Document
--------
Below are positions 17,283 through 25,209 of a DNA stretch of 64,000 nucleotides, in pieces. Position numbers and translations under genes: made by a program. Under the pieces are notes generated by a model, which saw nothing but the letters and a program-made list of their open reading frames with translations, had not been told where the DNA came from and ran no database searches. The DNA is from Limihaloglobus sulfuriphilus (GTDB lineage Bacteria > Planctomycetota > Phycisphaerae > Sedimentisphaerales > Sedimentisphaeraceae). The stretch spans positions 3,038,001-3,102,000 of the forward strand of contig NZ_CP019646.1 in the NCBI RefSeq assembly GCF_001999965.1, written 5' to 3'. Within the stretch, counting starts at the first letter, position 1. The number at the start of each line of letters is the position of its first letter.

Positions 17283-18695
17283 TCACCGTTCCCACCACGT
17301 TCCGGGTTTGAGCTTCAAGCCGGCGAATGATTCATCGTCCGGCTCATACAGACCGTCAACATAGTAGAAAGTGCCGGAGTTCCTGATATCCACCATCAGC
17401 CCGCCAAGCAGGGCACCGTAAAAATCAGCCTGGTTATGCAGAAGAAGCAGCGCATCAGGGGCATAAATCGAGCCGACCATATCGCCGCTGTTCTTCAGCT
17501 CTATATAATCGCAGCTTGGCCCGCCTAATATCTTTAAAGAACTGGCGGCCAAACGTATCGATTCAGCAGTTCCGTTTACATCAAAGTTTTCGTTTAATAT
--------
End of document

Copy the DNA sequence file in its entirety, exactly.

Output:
Below are positions 17,283 through 25,209 of a DNA stretch of 64,000 nucleotides, in pieces. Position numbers and translations under genes: made by a program. Under the pieces are notes generated by a model, which saw nothing but the letters and a program-made list of their open reading frames with translations, had not been told where the DNA came from and ran no database searches. The DNA is from Limihaloglobus sulfuriphilus (GTDB lineage Bacteria > Planctomycetota > Phycisphaerae > Sedimentisphaerales > Sedimentisphaeraceae). The stretch spans positions 3,038,001-3,102,000 of the forward strand of contig NZ_CP019646.1 in the NCBI RefSeq assembly GCF_001999965.1, written 5' to 3'. Within the stretch, counting starts at the first letter, position 1. The number at the start of each line of letters is the position of its first letter.

Positions 17283-18695
17283 TCACCGTTCCCACCACGT
17301 TCCGGGTTTGAGCTTCAAGCCGGCGAATGATTCATCGTCCGGCTCATACAGACCGTCAACATAGTAGAAAGTGCCGGAGTTCCTGATATCCACCATCAGC
17401 CCGCCAAGCAGGGCACCGTAAAAATCAGCCTGGTTATGCAGAAGAAGCAGCGCATCAGGGGCATAAATCGAGCCGACCATATCGCCGCTGTTCTTCAGCT
17501 CTATATAATCGCAGCTTGGCCCGCCTAATATCTTTAAAGAACTGGCGGCCAAACGTATCGATTCAGCAGTTCCGTTTACATCAAAGTTTTCGTTTAATAT